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gram. Somehow existing support for the American professional community should be visibly held harmless.
It would be a mistake to duplicate existing forms of aid available from a multitude of private, State, Federal, or municipal programs. On the contrary, it should rely maximally on existing American instruments, organizations and dynamics of assimilation. That means it should be conducted in close coordination and collaboration with resettlement organizations. It should, however, have the capacity to steer confused and bewildered emigres to such sources of aid, and to provide direct temporary assistance where these are absent.
The doors to the program should initially be very wide, but the selection process should be rigorous and highly selective. The awards should be tailored individually and followed up. It should be a prestigious program and, as a consequence, would probably be very labor intensive.
Women emigres from the USSR may have an especially difficult time for three reasons: We have found, generally speaking, that they have a lesser role in the decision to leave the USSR. Indeed, sometimes they take no part in this decision at all. The Soviet pattern of a double burden, of employment and housework, is often carried forward to this country, and they frequently take the first job available, usually very menial and may stay in it, whereas the men tend more to seek work closer to their former profession. A possible program would need to be especially sensitive to women's potential and needs.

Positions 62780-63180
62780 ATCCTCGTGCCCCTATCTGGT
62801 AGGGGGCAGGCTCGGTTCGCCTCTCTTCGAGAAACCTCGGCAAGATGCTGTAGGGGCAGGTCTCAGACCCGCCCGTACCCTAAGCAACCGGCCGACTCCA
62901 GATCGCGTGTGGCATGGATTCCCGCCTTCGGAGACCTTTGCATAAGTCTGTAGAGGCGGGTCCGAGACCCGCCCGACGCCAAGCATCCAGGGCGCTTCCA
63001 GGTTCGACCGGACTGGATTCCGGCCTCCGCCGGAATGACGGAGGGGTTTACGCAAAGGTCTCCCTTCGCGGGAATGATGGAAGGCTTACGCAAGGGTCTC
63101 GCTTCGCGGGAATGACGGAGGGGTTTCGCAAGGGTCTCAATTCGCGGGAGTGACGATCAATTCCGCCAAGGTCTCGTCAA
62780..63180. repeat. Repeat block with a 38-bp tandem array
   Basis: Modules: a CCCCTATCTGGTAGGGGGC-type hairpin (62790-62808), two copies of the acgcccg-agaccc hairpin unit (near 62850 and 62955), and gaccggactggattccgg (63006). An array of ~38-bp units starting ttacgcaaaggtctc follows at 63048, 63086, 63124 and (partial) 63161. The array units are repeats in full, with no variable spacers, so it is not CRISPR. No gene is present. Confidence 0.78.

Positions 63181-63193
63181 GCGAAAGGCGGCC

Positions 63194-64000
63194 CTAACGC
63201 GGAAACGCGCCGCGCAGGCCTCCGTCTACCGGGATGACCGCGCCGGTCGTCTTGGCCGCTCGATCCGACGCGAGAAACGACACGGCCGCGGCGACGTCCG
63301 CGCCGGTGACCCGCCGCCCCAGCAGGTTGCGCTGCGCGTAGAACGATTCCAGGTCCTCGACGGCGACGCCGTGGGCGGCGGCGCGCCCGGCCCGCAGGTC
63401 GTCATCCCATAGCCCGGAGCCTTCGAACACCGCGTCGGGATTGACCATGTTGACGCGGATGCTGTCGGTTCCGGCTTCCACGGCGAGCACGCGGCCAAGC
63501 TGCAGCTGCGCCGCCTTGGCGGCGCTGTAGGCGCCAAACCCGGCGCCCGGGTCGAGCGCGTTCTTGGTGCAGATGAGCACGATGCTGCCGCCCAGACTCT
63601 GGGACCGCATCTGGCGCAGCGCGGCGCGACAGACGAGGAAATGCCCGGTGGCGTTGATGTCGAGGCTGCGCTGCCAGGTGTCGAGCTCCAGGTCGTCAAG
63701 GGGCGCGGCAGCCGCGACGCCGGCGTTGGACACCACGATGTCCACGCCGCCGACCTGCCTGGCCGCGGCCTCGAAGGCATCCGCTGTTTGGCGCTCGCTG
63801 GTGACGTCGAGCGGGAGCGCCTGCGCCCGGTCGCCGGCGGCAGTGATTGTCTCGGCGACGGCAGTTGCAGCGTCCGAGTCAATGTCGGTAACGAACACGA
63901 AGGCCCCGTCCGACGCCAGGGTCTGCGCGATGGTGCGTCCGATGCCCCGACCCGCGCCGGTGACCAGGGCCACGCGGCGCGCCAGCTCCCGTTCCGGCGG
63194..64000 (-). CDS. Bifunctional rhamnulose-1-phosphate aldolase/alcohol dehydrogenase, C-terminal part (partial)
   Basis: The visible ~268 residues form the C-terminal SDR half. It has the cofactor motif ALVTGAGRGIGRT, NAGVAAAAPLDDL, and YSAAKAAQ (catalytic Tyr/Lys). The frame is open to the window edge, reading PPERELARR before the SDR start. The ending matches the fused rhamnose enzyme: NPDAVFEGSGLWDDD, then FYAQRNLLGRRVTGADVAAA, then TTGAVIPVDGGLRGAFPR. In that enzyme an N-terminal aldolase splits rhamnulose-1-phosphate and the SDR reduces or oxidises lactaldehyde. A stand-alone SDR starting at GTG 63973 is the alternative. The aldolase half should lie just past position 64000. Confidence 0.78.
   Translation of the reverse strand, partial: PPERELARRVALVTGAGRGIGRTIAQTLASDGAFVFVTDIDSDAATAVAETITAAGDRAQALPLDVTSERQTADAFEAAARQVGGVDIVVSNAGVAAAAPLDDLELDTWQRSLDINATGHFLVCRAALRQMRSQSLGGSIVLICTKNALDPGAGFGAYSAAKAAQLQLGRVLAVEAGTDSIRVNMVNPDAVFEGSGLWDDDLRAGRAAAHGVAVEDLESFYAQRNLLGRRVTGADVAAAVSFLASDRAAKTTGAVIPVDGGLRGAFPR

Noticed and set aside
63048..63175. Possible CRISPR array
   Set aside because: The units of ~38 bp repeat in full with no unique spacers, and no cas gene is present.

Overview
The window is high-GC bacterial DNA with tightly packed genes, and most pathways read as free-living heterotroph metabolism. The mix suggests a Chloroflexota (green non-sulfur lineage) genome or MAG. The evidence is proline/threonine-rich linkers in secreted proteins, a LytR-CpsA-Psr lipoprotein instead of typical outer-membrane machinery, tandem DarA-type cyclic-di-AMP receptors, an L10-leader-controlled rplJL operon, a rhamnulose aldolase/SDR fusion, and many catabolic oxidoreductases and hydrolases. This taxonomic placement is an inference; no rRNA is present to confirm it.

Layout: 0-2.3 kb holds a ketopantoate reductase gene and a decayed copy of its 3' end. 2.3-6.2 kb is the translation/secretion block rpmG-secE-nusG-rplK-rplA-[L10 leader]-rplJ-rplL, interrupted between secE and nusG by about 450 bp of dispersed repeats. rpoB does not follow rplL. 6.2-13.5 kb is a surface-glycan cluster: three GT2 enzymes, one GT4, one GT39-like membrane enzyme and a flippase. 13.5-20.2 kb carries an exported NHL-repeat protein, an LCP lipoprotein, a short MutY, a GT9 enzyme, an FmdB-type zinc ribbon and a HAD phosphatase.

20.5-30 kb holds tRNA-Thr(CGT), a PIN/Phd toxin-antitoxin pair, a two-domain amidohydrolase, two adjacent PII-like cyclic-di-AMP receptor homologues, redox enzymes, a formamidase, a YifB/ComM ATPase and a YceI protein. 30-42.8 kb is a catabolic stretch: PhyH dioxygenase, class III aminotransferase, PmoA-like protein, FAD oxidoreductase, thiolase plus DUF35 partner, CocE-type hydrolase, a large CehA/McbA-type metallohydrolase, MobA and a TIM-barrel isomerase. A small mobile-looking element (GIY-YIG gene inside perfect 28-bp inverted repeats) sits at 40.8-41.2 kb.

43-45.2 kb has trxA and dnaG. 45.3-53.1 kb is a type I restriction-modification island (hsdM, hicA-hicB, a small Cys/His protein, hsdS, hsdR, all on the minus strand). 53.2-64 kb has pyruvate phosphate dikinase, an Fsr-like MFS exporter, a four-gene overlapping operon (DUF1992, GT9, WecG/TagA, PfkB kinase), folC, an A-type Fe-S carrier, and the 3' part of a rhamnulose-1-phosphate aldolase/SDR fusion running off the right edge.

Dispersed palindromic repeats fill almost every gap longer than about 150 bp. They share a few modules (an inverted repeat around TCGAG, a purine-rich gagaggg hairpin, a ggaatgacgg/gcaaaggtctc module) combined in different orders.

One of the scarcest skills in our country is genuine bilingual fluency in Russian and English. It is a sore need in a number of professions, including government service and the academic profession of Soviet studies. This pool of emigres is a prime source of such bilingual fluency.
There has already been testimony on the need for some sort of a clearinghouse. I think the basis for a clearinghouse already exists in resettlement agency records. We are dealing with a very, very large number of people. Indeed, it is something on the order of over 100,000, with something between 5,000 and 8,000 new arrivals every year. We are speaking not of a clearinghouse just for technically defined “defectors." It is a much larger task, and a much larger problem. I think that if a program like this got underway, a clearinghouse, or the basic data for a clearinghouse could fairly rapidly be accumulated, and this is a real need.
Finally, as an experimental or pilot program, it is not too much to hope that in some fashion, we would evolve and discover, and gradually design, a very legitimate Federal role that would apply not just to Soviets or East Europeans, but to emigres to this society as a whole.
Senator Nunn. We thank both of you very much.
I wanted to ask you, Dr. Menning, about the Army program. How many people do you have involved in that program?
Dr. MENNING. Do you mean within my own organization, Senator?